During an in-service training about how to help children with their writing, I heard Lucy Calkins tell a story about a writing conference with a boy who wrote about a trip to an amusement park. His story went something like this: Me and my dad went to Great America. I went on a roller coaster. I drank pop.
We teachers simultaneously cringed and chuckled, knowing the work that needed to be done in order to pull out more of the story. I was already in correcting mode, imagining going over the draft with a red pen: “More detail!” I’d command. I was considering stories I could recommend about dads and sons so this boy could get some ideas about how to frame his story.
Lucy did none of those things. Instead she talked to the boy about his story.
“You rode a rollercoaster? Wow! That must’ve been fun!”
“Your dad took you? How nice!”
“You got to drink pop? What a treat!”
Hearing his story enthusiastically told back to him, the boy told Lucy more — it was a fun day; his dad doesn’t come by so much.
“I still have the can,” the boy told Lucy, referring to the can of pop he drank at the amusement park.
I wrote his words on an index card and taped it to my desk. “I still have the can,” was the first thing I looked at every morning, and since it sat in the center of my desk, I saw it frequently. It reminded me that before I get out that red pen, I must first listen.
I don’t know many of us who admit to writing with ease, especially when we come to a point in a story when there’s conflict. Writing about pain or shame or anger is agonizing, and that’s for those of us who’ve been writing for a while and have built up our endurance muscles. How much harder must it be for students who are still learning their letters or sentence structure or any number of literacy skills.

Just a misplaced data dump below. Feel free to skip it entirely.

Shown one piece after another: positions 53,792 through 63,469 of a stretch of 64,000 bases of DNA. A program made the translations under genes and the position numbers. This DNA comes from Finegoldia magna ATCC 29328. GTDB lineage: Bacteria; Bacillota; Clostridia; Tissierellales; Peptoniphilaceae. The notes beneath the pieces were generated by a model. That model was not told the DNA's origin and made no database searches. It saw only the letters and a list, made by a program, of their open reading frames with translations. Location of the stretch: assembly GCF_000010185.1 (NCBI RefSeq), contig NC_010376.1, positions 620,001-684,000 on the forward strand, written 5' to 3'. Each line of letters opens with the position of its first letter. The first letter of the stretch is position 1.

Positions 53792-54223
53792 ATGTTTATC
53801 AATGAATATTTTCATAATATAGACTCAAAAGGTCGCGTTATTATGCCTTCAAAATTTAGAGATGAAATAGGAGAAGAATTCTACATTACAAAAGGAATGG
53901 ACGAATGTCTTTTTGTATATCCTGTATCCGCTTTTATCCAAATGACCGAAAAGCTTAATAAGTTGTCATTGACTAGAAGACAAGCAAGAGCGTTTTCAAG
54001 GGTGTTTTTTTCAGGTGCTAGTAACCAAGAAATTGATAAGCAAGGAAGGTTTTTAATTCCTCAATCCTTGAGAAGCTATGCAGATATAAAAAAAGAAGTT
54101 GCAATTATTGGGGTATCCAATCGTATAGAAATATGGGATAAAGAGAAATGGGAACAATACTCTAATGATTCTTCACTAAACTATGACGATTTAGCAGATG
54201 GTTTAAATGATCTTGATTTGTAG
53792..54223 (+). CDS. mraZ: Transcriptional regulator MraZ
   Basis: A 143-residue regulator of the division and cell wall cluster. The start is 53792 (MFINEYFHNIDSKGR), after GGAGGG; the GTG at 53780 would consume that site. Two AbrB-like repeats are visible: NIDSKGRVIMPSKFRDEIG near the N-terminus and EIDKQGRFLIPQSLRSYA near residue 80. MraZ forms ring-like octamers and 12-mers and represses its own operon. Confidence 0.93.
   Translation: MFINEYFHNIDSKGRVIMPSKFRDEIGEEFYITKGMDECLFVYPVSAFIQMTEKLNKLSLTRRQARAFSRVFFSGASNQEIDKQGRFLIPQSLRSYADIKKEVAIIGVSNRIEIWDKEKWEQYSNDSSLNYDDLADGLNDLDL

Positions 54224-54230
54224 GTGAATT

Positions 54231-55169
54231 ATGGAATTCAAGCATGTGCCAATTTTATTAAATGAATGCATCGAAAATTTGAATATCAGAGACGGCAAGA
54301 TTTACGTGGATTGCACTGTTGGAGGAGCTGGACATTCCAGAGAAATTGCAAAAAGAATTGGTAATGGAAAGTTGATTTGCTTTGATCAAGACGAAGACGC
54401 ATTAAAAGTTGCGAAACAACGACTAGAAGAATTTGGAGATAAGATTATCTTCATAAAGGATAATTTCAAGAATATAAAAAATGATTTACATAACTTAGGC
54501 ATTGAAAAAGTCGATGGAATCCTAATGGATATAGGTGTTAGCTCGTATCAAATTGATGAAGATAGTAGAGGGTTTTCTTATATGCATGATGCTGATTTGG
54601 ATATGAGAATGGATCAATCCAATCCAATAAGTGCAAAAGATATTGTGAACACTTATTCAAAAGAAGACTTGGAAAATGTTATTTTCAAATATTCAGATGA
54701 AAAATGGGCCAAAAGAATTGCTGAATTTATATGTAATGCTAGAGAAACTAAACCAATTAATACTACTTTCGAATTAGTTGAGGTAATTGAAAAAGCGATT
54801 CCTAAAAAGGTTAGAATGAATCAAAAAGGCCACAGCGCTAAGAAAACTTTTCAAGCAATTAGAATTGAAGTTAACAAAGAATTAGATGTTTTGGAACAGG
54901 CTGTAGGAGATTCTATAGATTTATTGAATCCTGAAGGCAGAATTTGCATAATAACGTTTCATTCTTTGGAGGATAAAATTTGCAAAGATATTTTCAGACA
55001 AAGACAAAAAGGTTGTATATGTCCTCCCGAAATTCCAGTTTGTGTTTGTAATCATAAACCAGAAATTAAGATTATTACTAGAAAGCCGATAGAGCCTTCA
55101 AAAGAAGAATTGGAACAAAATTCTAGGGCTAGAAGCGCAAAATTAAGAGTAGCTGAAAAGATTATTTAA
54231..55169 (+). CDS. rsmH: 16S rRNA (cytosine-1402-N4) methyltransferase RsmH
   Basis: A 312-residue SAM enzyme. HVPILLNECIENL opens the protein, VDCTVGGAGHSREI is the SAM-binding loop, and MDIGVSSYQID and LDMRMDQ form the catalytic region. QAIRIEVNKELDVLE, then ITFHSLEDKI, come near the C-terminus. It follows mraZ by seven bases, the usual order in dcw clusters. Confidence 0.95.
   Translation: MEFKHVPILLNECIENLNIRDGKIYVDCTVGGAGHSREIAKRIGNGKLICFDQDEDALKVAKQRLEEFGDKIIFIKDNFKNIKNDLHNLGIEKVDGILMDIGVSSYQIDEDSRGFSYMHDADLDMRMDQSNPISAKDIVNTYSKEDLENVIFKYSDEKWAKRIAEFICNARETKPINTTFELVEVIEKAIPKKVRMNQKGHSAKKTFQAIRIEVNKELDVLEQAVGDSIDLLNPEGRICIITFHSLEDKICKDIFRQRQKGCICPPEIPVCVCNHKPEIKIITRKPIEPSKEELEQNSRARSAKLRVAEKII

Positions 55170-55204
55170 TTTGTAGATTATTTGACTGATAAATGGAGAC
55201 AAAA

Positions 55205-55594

I’m not sure there is an easy way to teach writing, but I think listening is an essential step to building trust with children — no matter their age. And trust leads to better storytelling. Recently, I tried to build trust with a group of kindergarteners and first-graders by reading and then writing about Ezra Jack Keats’ The Snowy Day.
Before we read the book, I asked the students what they like to do in the snow. Some of the most popular responses were “make snowmen and snow angels,” “have snowball fights,” “drink hot chocolate,” and “put on snow pants,” and I agreed that those were some of my favorite things, too.
“Plus,” I told them, “I love to sled!”
“Sledding!” they said, some of them throwing their arms in the air and smiling at a memory. “I forgot! Yeah! I like sledding, too!”
It was a casual conversation, but it was important because I established trust, and if I’m going to help these wide-eyed children with their words, I must have their trust. I prepped them to write their own stories, no matter how jagged or rough those stories might be. I wanted them to believe they could do it.
When I’m reading aloud to children, I discuss the story as we go. I think this is important because talking about the story’s arc, characters, and setting provides context, and context allows us to relate. I love Keats’ decision in The Snowy Day to set Peter’s snow adventures in a city, and my favorite part is when Peter asks his friend across the hallway to join him in the snow.
Peter lives in an apartment. It’s a seemingly small detail, but when I was a new mama, living on the third floor of a condo building and my toddler girls had their faces and hands pressed against the windows when the first flakes fell, it was Peter who reminded me that playing in the snow is for everyone. He showed me that it isn’t a matter of whether or not I like snow. The question is, do I have enough imagination to play in it?
And so it goes with stories. Seeing a character try something new, explore her world, or stand up for what he believes allows us to connect and think, I could do that, too. Reading gives us a safe world to try on experiences and even personalities we might not explore otherwise.
“Watch what Peter does throughout the story and see if you do the same things. What are some things you do differently?” I asked the children as I began to read.